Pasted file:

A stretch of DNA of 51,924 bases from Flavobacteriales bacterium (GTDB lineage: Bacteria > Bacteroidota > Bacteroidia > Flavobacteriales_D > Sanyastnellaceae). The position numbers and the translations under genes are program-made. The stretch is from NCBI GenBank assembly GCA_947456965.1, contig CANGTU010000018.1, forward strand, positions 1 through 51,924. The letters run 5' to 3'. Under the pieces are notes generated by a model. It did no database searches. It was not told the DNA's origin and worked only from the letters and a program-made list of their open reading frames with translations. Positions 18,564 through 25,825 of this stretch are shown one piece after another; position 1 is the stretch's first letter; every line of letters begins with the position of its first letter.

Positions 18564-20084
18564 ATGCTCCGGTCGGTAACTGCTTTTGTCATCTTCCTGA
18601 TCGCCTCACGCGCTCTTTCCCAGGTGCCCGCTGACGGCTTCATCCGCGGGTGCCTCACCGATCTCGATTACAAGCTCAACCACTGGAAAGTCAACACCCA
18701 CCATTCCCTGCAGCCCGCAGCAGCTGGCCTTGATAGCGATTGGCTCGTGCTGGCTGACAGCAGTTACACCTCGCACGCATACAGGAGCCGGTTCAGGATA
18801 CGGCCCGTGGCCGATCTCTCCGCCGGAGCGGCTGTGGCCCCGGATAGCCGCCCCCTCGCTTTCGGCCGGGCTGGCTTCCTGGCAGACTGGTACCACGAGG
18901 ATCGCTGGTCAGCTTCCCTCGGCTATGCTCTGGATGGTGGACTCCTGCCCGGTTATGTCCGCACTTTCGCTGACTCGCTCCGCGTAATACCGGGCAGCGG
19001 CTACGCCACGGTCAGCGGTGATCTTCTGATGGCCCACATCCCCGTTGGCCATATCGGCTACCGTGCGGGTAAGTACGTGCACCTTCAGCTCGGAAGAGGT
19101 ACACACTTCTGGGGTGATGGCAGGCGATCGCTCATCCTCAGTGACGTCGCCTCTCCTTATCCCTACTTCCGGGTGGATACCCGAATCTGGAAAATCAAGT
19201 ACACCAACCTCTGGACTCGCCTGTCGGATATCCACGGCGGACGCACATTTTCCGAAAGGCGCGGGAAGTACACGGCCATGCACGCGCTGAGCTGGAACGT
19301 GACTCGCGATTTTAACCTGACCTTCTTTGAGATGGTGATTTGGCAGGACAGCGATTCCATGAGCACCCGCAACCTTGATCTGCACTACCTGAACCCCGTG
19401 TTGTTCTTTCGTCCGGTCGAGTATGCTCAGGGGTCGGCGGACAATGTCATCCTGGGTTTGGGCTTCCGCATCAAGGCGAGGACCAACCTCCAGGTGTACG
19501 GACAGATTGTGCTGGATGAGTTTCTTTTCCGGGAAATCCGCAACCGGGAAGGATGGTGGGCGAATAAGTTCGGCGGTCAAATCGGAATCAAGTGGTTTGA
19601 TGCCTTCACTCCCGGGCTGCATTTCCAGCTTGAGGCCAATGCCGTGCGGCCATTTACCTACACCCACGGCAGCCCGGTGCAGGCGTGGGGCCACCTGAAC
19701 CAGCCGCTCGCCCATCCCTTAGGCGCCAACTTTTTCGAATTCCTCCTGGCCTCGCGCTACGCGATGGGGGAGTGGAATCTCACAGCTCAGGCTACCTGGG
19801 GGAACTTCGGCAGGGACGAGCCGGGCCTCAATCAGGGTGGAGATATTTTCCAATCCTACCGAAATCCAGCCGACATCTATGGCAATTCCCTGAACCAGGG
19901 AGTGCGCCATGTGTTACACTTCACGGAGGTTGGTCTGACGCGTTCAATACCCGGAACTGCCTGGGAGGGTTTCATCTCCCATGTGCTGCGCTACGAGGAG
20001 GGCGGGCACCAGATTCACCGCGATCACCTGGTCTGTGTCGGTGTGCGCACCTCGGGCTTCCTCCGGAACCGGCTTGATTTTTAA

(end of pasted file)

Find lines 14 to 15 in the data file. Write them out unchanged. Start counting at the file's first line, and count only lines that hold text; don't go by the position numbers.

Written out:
19601 TGCCTTCACTCCCGGGCTGCATTTCCAGCTTGAGGCCAATGCCGTGCGGCCATTTACCTACACCCACGGCAGCCCGGTGCAGGCGTGGGGCCACCTGAAC
19701 CAGCCGCTCGCCCATCCCTTAGGCGCCAACTTTTTCGAATTCCTCCTGGCCTCGCGCTACGCGATGGGGGAGTGGAATCTCACAGCTCAGGCTACCTGGG